Third question: In your opinion, who's the funniest comedian working right now?

There aren't a ton of stand-ups that light me up right now, but I love Bridget Everett. I love her cabaret type of show. It always makes me laugh. I also loved Eugene Mirman's most recent album, I'm Sorry (You're Welcome). The last stand-up specials I think I dug were by Kumail Nanjiani, Jen Kirkman, and Aziz Ansari.

Roger sent me a few questions that I'll get into on the next Answers post, but for now I'll mention that he asked me to share my thoughts about Harambe the gorilla and the incident at the Cincinnati Zoo. There's been a lot of folk making comments about it on the internet, and I've tried to avoid really digging into it. Roger himself wrote a post about internet mob justice and the outrage over what happened. I think there's a lot of raw anger that's come out of this that I don't like dealing with after a decade of blogging. (Part of my anxiety disorder is that I can't always process anger and confrontation, which makes me defensive and frustrated, and a lot of my internet friends and acquaintances have been saying a lot of angry things.)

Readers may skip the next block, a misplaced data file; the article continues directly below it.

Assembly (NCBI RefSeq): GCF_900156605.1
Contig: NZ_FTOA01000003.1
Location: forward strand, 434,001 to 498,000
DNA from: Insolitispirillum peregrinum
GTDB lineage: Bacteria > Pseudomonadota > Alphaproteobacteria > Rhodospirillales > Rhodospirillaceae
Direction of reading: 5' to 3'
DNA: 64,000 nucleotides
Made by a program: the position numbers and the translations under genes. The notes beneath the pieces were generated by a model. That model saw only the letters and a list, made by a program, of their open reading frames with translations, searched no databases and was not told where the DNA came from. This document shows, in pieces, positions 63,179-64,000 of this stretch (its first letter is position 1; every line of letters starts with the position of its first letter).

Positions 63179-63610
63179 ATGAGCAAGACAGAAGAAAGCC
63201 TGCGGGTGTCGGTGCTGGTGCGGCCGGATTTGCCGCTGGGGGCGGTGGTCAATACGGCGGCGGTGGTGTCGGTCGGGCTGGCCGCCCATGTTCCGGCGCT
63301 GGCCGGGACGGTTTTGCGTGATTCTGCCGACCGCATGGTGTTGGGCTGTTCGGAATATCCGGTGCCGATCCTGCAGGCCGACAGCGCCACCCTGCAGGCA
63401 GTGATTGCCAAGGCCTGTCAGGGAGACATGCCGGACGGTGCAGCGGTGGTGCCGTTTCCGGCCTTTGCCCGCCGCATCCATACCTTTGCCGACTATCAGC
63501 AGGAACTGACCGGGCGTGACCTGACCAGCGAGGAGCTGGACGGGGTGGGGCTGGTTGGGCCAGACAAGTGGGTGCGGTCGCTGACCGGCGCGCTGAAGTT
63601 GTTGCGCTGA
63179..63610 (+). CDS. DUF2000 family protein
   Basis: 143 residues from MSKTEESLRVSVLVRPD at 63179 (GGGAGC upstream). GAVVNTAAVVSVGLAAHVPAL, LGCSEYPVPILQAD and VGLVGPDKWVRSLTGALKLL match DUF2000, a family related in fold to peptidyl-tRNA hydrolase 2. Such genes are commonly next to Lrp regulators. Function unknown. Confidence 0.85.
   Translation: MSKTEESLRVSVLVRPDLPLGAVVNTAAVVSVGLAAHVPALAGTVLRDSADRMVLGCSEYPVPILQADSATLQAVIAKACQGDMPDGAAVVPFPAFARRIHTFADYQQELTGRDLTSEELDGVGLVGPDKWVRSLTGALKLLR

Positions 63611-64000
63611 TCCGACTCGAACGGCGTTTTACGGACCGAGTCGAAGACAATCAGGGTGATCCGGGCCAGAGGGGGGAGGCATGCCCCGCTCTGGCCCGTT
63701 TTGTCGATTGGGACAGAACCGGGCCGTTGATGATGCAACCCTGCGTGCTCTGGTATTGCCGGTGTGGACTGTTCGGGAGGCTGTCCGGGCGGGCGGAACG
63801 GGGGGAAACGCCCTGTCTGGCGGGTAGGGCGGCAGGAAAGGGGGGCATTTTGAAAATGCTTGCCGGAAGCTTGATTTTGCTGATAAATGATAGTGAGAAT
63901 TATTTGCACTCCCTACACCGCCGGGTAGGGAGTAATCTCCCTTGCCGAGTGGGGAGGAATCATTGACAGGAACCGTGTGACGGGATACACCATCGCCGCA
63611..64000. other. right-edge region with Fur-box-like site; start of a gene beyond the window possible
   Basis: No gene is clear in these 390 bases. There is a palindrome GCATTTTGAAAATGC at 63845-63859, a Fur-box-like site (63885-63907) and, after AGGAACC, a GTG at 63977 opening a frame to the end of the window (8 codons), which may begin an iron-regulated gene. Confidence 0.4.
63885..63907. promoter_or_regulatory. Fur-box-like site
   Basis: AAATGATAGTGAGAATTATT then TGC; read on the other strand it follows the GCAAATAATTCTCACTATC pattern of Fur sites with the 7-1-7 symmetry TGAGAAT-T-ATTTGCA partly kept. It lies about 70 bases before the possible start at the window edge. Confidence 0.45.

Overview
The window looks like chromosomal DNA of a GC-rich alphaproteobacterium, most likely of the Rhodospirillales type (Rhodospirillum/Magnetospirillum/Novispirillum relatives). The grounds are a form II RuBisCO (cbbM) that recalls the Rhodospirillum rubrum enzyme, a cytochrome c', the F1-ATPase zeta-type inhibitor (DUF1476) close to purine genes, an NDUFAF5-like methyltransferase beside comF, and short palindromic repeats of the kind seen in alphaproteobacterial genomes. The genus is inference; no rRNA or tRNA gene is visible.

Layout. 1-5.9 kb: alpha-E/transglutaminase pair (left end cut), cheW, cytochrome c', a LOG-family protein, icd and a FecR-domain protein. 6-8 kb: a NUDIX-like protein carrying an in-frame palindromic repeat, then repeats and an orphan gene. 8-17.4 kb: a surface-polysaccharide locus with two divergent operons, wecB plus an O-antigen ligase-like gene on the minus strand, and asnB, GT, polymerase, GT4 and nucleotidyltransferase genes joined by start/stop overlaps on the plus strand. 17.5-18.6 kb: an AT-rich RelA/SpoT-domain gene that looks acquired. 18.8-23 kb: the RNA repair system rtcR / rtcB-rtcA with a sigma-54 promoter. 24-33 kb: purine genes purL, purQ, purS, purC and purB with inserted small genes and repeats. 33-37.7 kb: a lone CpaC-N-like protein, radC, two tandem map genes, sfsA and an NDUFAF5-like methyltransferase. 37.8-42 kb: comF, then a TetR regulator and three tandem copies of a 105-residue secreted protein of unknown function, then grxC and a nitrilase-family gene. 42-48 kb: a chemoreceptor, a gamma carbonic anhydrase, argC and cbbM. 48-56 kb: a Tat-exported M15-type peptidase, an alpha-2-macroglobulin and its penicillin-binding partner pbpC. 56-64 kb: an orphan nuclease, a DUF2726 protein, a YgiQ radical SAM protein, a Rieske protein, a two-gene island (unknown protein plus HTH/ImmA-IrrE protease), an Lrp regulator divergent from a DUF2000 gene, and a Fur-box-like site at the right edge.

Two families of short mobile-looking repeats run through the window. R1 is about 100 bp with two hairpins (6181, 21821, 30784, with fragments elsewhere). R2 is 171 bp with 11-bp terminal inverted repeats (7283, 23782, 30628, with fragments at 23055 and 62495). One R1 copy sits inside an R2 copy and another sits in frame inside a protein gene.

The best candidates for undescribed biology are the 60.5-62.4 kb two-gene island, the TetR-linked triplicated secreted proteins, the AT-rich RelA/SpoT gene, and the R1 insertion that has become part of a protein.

When I first heard the story, it made me think of Binti Jua, who saved a boy that fell into the gorilla enclosure at Tropic World at the Brookfield Zoo twenty years ago. The Brookfield Zoo is my zoo, and I've been there many times. My wife's favorite animal is the gorilla, so we've been to that enclosure and seen Binti Jua a lot of times over the years. A lot of people seem to have thought of that when Harambe was shot, and used that moment to somehow "prove" that the handlers at the Cincinnati Zoo made an error in judgment. There's been a lot of blame in this incident, and a lot of racism, and a lot of judgment, and a bit of anti-zoo sentiment that I don't necessarily agree with. (In short, I don't think zoos are the problem, I think shitty zoos which are run poorly are the problem.)